"Genre" is a French word which means "type" - types or genres of writing include persuasive (in which you need to convince the reader), argumentative (in which you argue a point), and narrative (in which you relate a story) - and these are just a few of the genres of writing. By the way, Barry, have you thought of asking your professor to define the term?
--Judy Henn, Technion-Israel Institute of Technology
I'm interested in becoming an English Tutor. I have some background in English, but I don't know if it is enough. I'd like to hear from tutors and English instructors out there on their experiences and suggestions about tutoring. Thanks for your help. --Stu, Los Angeles
I am tutoring neighborhood children. I rely on a course book to manage my daily sessions. One benefit of tutoring is the ability to spend 100% of the teaching time with a single student. Tutoring needs be as structured as classroom practice!
--George Steed, Poland
Tutoring English students, especially in a supportive work environment like a writing center, is definitely a learn-as-you-go process. Your background should help you secure a tutoring position at a writing center or tutoring service, and then that employer should train you.
If you'd like to get an idea of what is involved with tutoring writing, then I recommend checking out a copy of The Bedford-St. Martin's Guide for Writing Tutors. The ISBN is 0-312-44068-5 and it is a good starter text to see what writing tutoring involves.
--Molly Kay Wright, University of Alabama
Knowledge for teaching English varies differently according to the level area of the students being taught. As a native English speaker, you hold the most important key, that is ability to produce the right pronunciation of the English words . This is important to teach English for Asian students. Now that you are interested in teaching English you already have the key to being a great teacher.
--Suryani, Director of Studies Ignatius Layola , Surabaya- Indonesia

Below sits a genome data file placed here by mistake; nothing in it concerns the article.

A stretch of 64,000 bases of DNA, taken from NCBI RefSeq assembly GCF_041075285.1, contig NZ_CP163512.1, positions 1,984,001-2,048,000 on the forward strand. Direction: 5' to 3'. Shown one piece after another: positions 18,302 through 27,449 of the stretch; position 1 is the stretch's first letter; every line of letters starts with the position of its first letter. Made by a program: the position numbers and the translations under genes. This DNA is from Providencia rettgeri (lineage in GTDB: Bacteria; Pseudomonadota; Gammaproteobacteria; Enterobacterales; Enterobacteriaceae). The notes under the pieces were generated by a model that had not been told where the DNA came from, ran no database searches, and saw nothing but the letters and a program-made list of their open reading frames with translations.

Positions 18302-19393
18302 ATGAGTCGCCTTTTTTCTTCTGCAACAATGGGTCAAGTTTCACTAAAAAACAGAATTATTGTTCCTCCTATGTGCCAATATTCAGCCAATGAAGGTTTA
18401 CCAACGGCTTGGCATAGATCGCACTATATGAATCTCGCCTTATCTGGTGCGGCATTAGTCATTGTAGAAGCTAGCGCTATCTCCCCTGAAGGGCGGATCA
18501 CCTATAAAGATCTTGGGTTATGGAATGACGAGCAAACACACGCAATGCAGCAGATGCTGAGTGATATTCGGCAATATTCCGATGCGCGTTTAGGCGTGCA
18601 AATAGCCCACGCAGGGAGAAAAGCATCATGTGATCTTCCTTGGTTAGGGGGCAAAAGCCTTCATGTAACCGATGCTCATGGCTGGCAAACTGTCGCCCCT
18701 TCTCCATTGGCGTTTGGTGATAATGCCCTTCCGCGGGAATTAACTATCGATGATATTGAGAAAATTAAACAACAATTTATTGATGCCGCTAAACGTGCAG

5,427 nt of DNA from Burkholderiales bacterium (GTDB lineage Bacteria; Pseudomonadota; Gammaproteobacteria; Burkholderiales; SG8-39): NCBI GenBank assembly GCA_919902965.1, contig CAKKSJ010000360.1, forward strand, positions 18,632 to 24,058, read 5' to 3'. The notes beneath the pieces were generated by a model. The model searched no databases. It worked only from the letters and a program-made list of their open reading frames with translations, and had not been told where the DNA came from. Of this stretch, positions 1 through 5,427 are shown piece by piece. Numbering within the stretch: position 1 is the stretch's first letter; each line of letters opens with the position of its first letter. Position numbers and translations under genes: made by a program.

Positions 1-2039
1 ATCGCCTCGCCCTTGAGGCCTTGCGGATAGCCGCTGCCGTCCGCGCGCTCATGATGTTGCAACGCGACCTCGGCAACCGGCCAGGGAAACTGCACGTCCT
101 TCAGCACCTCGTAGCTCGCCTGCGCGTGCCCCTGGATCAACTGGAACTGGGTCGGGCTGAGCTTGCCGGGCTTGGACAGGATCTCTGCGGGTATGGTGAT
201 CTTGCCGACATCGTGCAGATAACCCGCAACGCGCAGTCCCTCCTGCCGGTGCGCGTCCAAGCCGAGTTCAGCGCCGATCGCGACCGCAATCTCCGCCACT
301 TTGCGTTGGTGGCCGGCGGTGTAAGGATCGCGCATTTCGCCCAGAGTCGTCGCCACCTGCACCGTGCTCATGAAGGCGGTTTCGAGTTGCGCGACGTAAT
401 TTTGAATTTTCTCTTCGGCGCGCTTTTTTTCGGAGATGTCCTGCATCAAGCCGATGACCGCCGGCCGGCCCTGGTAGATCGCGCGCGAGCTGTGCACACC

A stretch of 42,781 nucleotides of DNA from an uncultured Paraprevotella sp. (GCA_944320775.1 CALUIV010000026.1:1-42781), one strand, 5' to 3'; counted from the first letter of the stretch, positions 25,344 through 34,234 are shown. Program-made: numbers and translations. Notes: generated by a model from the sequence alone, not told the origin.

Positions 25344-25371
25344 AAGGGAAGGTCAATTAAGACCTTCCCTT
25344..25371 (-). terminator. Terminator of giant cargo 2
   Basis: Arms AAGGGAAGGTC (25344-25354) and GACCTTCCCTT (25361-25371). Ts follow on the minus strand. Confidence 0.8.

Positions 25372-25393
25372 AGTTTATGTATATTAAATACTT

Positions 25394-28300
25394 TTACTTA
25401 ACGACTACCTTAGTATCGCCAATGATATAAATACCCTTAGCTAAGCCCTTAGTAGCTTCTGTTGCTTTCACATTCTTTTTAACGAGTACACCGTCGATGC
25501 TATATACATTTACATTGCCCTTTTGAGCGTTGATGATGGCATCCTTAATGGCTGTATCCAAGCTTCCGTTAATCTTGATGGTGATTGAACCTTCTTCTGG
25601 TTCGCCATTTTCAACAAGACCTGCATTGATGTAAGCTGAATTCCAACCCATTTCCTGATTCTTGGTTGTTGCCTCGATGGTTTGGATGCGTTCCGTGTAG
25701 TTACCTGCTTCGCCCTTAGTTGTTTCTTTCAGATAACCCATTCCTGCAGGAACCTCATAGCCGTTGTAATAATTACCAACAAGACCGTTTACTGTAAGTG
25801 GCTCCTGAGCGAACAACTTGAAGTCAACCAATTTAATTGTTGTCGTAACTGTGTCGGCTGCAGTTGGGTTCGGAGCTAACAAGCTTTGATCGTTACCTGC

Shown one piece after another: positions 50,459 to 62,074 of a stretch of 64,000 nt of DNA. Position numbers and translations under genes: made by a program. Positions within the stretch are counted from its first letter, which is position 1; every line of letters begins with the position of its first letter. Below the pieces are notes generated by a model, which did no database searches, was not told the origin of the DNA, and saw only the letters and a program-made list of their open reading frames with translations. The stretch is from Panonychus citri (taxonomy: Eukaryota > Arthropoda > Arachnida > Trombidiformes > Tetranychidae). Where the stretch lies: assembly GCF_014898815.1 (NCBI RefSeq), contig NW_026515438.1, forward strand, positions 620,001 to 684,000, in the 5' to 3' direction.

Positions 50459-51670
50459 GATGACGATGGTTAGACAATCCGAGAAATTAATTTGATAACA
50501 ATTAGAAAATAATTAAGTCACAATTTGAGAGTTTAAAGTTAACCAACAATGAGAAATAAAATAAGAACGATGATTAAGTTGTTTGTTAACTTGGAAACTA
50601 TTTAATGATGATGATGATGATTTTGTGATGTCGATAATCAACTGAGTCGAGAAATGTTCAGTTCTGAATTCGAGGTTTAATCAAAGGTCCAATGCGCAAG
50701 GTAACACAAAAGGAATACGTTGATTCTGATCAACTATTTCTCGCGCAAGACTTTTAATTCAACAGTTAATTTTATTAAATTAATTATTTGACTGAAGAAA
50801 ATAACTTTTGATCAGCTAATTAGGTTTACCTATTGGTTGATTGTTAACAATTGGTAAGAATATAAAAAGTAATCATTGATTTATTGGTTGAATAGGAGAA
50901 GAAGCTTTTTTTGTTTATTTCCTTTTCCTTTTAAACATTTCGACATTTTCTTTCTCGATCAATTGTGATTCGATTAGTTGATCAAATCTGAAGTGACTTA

Is it grammatically correct to say 'We should be more sensible than she'? Or should we say 'We should be more sensible than her'? Why is this so?
The correct answer is: "We should be more sensible than she." Let me explain. This sentence contains an example of an elliptical clause. That means that some of the words are omitted. What your sentence really means to say is, "We should be more sensible than she is sensible," rather than, “We should be more sensible than her is sensible." The "than" begins a clause that is suggested; some words are omitted because they are understood.
On the other hand, some elliptical clauses can have dual meanings. Here's an example. He likes football better than (I, or me). Either can be correct. In the first example, He likes football better than I, you are saying that he enjoys the sport more than you do... i.e. more than I do. In the second sentence, you are an unfortunate friend because "He like football more than "me" or (than he likes me.) I hope I have explained that clearly to you.
Our English language is just too complex sometimes.
--Steve Tornes, Pikes Peak Community College
I am confused about the use of a comma before the word because when used in a clause. I know that a comma would be used before a nonrestrictive/nonessential clause, but I feel that a because clause gives essential information and therefore no comma would be used. What is correct, please? --L. E. Keene
First, allow me to suggest a clearer way to phrase your first sentence. I had to read it numerous times to grasp its meaning.
"I am confused about the use of commas. Ones that precede the word "because" are especially confusing for me..."
The answer: if there is a natural pause in the cadence of a sentence (as there is here), use a comma. If a comma is required, a clause exists. Commas can help you identify clauses.
Examples: "I went to see the movie because I heard good things about it. I left early because I didn't like it. I really need to stop paying attention to movie reviews, because they're not very reliable."
You can see that the last "because" was preceded by a comma because it's a clause.
--Jim A., Steilacoom, WA
Next Week's Questions
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This Week's Feature Story:
Poetry and the Environment: What’s the Connection?